While there's evidence that this technique, known as transcranial magnetic stimulation (TMS), helps depressed people get better-and the US Food and Drug Administration has approved TMS for this purpose-many skeptics have questioned whether it really works, notes Dr. Mark S. George of the Medical University of South Carolina in Charleston, the lead author of the new study.

The biggest issue with studies so far, he explained, has been that it's tough to fake the sound and sensation of the real device in order to run a gold standard clinical trial in which some people get the treatment, and others get a sham treatment, no one knowing which.

But George and his team say they've solved that problem by developing a dummy device that clicks in a similar way to the real thing and causes a person's eye muscles to twitch, just like real a TMS device.

In the May issue of the Archives of General Psychiatry, George and his colleagues report the results of their 190-patient study, the most rigorous investigation of TMS for depression so far. The researchers randomly assigned participants to receive 37.5 minutes of TMS delivered to a part of the brain region that plays a role in emotion, or 37.5 minutes of sham TMS, once a day for three weeks.

After three weeks, 14 percent of patients in the real TMS group had recovered from their depression, compared to 5 percent of the sham TMS group; people who had the real treatment were four times as likely to get better as those who got the fake treatment.

Based on the results, George and his team say, it would be necessary to treat 12 depressed patients with TMS in order to have one patient recover.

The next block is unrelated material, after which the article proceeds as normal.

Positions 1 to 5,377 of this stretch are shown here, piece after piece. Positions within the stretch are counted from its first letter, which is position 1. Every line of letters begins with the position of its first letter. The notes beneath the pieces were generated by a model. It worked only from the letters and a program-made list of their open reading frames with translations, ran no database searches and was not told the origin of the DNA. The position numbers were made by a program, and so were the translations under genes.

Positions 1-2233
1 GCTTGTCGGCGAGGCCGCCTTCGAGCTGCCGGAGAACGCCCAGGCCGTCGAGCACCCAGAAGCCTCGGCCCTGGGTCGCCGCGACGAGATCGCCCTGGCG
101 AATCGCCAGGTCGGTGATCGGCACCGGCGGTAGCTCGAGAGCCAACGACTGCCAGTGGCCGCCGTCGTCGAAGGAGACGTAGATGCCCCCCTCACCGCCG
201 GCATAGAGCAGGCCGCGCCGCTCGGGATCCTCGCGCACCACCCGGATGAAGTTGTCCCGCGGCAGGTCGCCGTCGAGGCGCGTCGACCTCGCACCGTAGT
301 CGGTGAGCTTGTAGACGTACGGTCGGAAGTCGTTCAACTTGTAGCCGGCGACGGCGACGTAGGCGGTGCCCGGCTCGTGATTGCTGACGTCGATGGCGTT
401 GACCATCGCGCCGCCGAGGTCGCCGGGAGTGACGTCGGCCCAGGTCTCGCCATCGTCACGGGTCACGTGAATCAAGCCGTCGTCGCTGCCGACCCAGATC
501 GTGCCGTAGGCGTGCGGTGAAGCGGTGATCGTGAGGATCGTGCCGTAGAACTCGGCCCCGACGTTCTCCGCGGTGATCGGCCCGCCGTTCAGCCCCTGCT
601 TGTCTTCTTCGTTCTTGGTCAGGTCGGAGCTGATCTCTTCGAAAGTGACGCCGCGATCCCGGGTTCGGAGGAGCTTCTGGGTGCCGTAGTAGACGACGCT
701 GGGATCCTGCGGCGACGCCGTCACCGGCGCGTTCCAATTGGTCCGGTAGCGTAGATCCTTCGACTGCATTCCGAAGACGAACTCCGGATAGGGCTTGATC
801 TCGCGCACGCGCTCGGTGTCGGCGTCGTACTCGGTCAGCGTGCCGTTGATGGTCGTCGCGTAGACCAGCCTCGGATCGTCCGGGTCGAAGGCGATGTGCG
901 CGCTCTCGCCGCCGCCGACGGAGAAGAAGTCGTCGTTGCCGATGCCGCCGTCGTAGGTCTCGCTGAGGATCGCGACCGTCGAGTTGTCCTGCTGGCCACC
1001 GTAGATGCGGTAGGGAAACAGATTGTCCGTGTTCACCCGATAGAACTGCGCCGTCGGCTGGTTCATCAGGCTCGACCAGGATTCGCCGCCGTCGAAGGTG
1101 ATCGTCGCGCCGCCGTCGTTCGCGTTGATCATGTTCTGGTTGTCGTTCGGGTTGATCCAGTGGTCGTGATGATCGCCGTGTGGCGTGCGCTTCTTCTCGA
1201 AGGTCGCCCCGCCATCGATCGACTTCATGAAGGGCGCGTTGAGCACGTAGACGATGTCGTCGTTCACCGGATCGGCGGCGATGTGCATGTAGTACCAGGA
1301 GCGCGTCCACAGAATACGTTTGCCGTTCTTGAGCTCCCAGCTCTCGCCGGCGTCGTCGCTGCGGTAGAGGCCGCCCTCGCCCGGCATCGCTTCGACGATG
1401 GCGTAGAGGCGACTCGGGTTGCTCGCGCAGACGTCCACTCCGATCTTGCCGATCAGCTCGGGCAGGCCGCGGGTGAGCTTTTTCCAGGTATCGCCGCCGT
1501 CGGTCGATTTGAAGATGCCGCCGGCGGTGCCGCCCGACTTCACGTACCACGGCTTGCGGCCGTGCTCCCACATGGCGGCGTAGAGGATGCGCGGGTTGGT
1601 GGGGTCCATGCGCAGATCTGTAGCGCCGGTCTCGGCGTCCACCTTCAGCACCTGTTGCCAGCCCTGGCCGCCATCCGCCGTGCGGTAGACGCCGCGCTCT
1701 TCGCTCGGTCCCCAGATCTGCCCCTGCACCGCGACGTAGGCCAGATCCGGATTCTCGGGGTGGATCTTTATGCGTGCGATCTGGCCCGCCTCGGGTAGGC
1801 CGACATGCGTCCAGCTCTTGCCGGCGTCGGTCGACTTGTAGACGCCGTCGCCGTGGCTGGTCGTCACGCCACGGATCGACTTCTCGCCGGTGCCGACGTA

Eighty-eight percent of the study participants completed the first phase of the trial. Patients in both groups were equally likely to report side effects, which included headache, discomfort at the TMS site, and eye twitching.

In a second phase of the study, all patients were given the real TMS treatment. Thirty percent of the patients in the second phase recovered from depression.

How long the treatment should last is not yet clear. It's very muddy now exactly how long we need to treat patients, George said. It looks as if from this trial you at least need to try three weeks and maybe even six weeks before you would give up.

Patients who got better were prescribed venlafaxine - marketed as Effexor -- and a small dose of lithium, noted George, a combination that's been shown to help people stay well after their depression has remitted. George said he and his colleagues would like to study whether giving people TMS intermittently instead of putting them on antidepressants would produce equally durable effects.

TMS works by producing an electrical current that can pass through the skull and into the target area of the brain. George said he believes the approach works by resetting electrical activity and restoring normal mood regulation.

Something similar is likely happening, he added, with electroconvulsive therapy (ECT), or what is sometimes referred to as electroshock treatment. Sixty to 70 percent of depressed people who undergo ECT, in which electrodes placed on the front of the brain induce a convulsion while the patient is anesthetized, will recover.

George said he hopes that by better understanding where TMS should be delivered and by figuring out the best dose and duration of treatment, success rates closer to those of ECT might be achieved. I'm optimistic that it's pointing us in a path of understanding how to interact with the brain in a non-invasive way to get people well.